The LEGO Movie 2: The Second Part
The Walking Dead
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All Critics (15)
| Top Critics (7)
| Fresh (7)
| Rotten (8)
It's like Terrence Malick were making a superhero origin story. The lack of explanation wouldn't be a problem if the ending didn't feel somehow predictable and lethargic, but the cast help make this watchable.
Gorgeous and naturalistic shots by cinematographer by Autumn Durald speak volumes, and the atonal, foreboding score by Nathan Halpern creates a sense of dread, though they are ultimately squandered in an underdeveloped story.
"One and Two" never feels as momentous or as angsty as a good story about moody teenagers should, and that's mostly because the film lacks a menacing parental adversary.
The film tries, unsuccessfully, to walk the same eerie, atmospheric trail as "The Village" by M. Night Shyamalan, or any number of Stephen King works.
Sally Draper leaps to the big screen in this slight, sumptuous drama about teleporting teens.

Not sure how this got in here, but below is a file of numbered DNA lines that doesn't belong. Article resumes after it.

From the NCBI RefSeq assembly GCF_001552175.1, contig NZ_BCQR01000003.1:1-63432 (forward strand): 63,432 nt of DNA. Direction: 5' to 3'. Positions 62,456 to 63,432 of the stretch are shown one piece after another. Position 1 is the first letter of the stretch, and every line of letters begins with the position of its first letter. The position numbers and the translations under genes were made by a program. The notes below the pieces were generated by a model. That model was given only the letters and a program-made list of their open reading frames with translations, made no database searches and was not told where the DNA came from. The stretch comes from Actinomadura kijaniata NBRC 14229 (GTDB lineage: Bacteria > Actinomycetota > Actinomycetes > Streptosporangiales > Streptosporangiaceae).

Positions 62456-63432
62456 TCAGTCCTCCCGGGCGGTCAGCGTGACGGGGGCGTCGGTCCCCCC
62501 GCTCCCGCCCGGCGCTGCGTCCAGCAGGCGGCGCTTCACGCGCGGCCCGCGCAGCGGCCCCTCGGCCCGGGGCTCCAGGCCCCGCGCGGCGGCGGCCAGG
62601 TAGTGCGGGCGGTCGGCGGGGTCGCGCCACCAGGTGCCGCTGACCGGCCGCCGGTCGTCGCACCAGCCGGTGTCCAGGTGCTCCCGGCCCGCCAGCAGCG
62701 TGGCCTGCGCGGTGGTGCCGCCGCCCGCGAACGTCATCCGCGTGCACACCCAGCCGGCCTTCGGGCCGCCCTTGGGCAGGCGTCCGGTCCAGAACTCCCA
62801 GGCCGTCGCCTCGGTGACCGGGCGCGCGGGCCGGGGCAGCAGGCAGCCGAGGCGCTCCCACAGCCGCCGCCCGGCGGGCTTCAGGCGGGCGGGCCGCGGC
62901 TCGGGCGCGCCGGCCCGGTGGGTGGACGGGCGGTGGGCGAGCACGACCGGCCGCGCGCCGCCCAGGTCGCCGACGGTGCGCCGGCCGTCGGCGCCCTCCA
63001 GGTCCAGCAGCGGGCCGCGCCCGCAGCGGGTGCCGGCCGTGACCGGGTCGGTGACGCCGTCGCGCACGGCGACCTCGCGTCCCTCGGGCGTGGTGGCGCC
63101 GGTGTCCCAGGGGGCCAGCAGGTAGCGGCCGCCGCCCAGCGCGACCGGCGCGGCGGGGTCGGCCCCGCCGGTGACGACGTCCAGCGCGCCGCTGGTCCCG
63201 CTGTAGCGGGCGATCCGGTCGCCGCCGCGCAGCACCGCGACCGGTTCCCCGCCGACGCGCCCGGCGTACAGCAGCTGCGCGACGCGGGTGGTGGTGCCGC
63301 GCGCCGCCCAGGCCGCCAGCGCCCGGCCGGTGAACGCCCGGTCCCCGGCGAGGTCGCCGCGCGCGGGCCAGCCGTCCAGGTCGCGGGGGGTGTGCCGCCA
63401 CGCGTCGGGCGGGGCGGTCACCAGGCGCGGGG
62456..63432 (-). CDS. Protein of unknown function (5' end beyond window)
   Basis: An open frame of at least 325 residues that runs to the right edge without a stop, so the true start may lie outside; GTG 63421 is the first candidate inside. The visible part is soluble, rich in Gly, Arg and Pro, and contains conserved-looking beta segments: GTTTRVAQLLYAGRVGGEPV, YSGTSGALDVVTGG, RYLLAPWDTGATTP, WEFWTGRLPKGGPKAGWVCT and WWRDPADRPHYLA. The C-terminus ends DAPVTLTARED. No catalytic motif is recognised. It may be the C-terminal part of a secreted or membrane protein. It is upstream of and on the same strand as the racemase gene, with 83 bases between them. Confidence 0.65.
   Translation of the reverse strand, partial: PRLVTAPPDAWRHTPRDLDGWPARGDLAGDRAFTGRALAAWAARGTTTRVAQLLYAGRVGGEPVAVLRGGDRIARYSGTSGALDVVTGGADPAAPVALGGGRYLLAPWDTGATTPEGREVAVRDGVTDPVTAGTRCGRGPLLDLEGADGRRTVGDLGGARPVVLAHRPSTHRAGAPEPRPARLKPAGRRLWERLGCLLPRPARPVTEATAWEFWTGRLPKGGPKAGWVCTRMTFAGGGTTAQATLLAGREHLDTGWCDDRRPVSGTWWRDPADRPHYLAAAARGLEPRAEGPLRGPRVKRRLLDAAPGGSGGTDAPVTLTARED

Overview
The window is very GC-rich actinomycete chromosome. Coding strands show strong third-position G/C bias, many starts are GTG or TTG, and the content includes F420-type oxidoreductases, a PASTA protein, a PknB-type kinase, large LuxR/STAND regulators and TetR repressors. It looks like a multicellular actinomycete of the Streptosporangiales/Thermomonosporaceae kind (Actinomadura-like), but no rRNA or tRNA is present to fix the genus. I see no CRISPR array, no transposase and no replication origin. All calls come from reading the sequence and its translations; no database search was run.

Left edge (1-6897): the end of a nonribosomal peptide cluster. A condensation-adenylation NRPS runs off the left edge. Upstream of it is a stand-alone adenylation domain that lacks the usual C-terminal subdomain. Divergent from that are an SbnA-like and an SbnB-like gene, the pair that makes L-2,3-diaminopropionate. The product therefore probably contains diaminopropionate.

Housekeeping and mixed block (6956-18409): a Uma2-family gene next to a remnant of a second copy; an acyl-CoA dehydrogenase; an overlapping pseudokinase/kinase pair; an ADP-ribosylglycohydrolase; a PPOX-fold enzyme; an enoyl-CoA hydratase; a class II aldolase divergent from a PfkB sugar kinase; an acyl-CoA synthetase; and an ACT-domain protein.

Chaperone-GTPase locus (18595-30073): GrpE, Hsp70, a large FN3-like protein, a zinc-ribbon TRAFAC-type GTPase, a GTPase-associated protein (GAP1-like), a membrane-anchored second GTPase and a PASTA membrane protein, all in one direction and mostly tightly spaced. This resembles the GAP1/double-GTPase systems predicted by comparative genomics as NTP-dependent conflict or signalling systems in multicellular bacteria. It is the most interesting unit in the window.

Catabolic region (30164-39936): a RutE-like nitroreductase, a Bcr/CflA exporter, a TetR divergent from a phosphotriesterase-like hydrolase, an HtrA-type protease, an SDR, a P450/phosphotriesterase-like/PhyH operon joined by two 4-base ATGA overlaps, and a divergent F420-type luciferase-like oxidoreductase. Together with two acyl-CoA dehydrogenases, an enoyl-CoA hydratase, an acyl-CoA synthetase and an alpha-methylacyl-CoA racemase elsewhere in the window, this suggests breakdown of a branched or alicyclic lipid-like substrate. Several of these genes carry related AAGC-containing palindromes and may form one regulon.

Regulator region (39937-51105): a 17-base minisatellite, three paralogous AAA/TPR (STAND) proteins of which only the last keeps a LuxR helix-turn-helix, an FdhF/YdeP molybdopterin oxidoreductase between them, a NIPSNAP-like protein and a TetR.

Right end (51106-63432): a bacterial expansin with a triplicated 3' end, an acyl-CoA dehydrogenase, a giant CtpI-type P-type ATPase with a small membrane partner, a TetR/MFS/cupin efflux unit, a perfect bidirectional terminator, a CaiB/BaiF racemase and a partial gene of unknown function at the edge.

Disparate influences percolate but never quite cohere in Andrew Droz Palermo's first narrative feature One & Two, which while atmospheric and beautifully lensed ends up being a touch too elliptical for its own good.
The sci-fi element confounds rather than enhances; we're left with a sense of anticlimax fuelled by loose ends and unexplored potential.
Quiet and contemplative, One & Two is confident in the story it wants to tell and achieves so with remarkable poise.
It's a very handsomely made film, the performances are very good, and Palermo's understated vision is definitely intriguing. We just can't help wishing that there was a bit more to it.
Every half-hearted plot twist and supposedly startling jolt underlines just how feeble and derivative this all is. The end result is just silly rather than scary.
It looks beautiful and there is an interesting denouement, but it disappoints; the build-up just isn't developed enough for it to matter.
Strong performances across the board render this a frequently involving and moving experience, with the endearing chemistry between the screen siblings making their bond wholly believable.
There are no featured reviews for One & Two at this time.
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